Farrah FollowerI just saw something on TV that prompted me to write to you guys. While watching the TV show, E! True Hollywood Story, I discovered the Farrah Fawcett story. About midway through, they featured a photograph of Farrah dressed in white shorts and a white cut-off shirt, sitting on the hood of her '77 Cobra II. Wow! To me, this photograph was even more striking than her famous '76 poster. This has to be one of the coolest Mustang II photos in existence! It would be cool if that photo could somehow be reproduced as a limited-edition poster. Anyone interested in Mustangs (II or not) would like this photograph. It's a classic!Jay RobertsLos Angeles
There's a II under her?
Wanna Feature?I've been a subscriber to Mustang Monthly for many years now and have enjoyed many of your articles, e.g., tech, editorial, and so on. I've participated in four Pony Trails, and I am a very active Mustanger from Utah. Yes, we have nice Mustangs out here too!
In April 1999 I drove with the Mustangs in Motion to the 35th Anniversary in Charlotte, North Carolina. During that trip, I was fortunate enough to meet Mustang Monthly's Senior Editor, Jim Smart, and had some great times with him. Last April, I trailered my newly restored '66 K convertible to the Mustangs Plus show in Stockton, California, where Jim did a photo shoot on my car. I met up with him in Bellevue, Washington, in July 2000, and he asserted that an article had already been written.
I've been waiting patiently, month after month, hoping to see my car in the magazine. I realize it takes time to get car shots in the magazine. I just received my Apr. '01 issue and was again disappointed. At this point, I'm wondering what the problem is. Did the photos not turn out? Is my car the wrong color? Did I put some fiberglass pieces on a K convertible that would prevent the car from being published? What are the criteria to have a car in your publication? I may be a little biased here, but I believe my car is every bit as nice as most cars I've seen in your pages throughout the past 20 years. A response would be greatly appreciated.Mike EppersonSalt Lake City, UT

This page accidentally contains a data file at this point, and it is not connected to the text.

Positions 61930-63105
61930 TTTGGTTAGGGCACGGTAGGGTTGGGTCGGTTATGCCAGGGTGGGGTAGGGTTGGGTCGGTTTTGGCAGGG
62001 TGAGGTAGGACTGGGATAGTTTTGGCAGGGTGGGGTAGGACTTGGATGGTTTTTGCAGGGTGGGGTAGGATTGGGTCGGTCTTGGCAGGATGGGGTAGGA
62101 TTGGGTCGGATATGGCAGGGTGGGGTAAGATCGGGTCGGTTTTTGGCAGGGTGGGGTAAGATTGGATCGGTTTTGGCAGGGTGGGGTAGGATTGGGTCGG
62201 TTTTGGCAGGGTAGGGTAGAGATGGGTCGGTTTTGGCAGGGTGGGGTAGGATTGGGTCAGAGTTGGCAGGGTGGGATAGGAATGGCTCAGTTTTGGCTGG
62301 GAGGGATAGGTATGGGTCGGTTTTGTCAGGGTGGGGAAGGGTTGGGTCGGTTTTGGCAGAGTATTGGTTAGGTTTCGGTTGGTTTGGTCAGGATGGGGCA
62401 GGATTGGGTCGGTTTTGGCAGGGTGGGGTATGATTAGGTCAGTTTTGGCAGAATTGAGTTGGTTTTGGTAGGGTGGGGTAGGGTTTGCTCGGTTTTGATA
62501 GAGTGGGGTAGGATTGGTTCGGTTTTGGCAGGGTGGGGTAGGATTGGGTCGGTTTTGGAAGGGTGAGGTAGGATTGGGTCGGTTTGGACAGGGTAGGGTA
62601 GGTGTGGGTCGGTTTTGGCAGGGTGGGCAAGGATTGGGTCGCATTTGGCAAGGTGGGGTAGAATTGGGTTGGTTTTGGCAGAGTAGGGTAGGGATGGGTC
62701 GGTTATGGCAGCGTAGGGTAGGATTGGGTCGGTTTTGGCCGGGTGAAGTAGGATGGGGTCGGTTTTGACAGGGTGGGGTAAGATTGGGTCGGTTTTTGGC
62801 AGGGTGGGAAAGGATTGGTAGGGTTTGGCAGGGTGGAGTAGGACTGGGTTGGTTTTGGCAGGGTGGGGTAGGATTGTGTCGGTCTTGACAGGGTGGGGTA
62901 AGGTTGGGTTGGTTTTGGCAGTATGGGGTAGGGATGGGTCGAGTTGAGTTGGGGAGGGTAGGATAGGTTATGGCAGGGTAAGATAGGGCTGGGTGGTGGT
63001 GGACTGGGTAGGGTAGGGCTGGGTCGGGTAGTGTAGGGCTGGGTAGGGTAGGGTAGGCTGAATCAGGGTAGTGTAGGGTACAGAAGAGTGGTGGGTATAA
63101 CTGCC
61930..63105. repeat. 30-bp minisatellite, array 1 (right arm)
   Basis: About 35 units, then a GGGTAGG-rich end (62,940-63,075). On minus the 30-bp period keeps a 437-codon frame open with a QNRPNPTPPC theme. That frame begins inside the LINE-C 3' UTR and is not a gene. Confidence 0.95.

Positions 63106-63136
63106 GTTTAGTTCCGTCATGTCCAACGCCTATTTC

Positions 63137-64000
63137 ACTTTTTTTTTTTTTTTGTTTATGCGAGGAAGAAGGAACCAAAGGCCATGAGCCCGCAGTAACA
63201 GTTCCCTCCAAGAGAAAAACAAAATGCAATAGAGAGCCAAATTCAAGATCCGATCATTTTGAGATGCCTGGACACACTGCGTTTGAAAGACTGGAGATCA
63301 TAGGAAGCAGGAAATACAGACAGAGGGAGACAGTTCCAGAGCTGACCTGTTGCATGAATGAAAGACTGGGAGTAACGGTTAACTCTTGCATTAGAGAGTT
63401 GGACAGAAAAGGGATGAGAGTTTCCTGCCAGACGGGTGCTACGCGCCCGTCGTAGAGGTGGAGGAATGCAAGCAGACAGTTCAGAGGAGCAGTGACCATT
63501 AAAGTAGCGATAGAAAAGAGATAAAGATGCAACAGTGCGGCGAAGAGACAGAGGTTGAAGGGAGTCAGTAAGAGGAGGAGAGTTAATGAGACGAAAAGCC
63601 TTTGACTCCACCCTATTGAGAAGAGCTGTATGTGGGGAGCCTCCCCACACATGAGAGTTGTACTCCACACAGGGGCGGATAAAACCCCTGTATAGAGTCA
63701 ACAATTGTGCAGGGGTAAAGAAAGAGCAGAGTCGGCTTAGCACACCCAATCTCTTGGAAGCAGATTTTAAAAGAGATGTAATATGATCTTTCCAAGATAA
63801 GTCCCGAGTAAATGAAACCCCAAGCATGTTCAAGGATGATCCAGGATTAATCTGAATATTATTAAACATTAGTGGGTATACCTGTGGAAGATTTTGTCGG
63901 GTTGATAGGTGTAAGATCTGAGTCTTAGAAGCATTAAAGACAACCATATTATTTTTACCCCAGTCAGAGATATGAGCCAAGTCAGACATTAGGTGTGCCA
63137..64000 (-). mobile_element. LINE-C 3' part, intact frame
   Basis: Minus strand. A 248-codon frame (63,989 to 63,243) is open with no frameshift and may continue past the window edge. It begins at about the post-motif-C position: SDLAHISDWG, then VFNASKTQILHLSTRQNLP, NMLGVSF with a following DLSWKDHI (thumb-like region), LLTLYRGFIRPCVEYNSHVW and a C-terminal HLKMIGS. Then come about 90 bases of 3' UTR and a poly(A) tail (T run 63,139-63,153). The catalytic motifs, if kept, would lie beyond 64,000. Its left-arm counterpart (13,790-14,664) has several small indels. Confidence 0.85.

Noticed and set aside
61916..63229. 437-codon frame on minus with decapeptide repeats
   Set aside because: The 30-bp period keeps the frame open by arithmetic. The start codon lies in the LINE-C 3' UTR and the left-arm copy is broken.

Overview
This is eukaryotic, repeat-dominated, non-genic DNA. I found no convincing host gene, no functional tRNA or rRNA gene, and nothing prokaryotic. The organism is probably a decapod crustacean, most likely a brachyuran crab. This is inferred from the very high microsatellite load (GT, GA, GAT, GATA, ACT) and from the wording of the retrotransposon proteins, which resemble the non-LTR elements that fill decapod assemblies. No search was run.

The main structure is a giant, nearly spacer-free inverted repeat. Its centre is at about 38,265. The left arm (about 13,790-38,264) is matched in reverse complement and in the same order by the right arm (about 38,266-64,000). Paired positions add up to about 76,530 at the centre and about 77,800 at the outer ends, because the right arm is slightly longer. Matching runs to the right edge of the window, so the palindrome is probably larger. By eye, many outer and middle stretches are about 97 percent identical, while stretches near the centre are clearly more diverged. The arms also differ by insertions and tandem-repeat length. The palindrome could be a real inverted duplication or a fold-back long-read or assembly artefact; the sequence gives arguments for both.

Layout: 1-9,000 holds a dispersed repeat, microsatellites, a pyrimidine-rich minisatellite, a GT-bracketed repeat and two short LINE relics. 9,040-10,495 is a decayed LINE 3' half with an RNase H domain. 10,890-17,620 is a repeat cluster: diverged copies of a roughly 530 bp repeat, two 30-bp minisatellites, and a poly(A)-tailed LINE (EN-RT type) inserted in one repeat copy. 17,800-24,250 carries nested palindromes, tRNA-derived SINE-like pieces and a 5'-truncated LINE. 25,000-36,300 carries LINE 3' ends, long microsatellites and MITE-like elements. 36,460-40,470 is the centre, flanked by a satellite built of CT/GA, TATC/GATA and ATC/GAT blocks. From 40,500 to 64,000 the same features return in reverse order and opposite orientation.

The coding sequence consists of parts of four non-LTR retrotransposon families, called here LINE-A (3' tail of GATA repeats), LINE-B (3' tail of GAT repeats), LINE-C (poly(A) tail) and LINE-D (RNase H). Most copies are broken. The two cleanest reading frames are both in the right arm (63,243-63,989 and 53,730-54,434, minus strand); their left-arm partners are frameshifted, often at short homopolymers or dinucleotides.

Well, Mike, your convertible is still in our files, and we hope that getting your Bullitt in the magazine this month will soothe your angst. As far as criteria, it really boils down to such things as the number of cars like yours in our files, (currently, there are 12 '65-'66 convertibles waiting to be featured).
Cars that stand the best chance of getting in are the ones that are more rare on the show field. The '69-'73 Grands, plain-Janes, and oddballs always catch our eye. Also, it depends on what we're out of-right now, it's '67-'68s and '69-'70 non-Mach 1 anything. The '71-'73 ranks are also hard to fill. Though there are some nice cars out there, many fall short of what we look for in a feature. Look for an article in the coming months on how to build a car that's feature material.
Ok? OkI've been subscribing to Mustang Monthly for about three years now, and I enjoy the magazine very much.
I'm the original owner of a yellow '67 Mustang convertible with a black ragtop. It has a 200ci I-6, three-speed manual transmission, and about 315,000 miles on the odometer. I also own a dark green '96 Mustang convertible with a tan top. It has a 3.8L V-6 and an AOD. It has about 85,000 miles on the odometer.
I've made very few changes to either car because I enjoy them in their original state. It's been interesting to read about the various changes to the Mustang throughout the years; my son and I discuss these changes.
He has a '66 hardtop that runs a 200ci I-6 with an automatic transmission, as well as a '69 hardtop equipped with the 302 2V and an automatic. He also owns a '90 convertible with a 302 SEFI.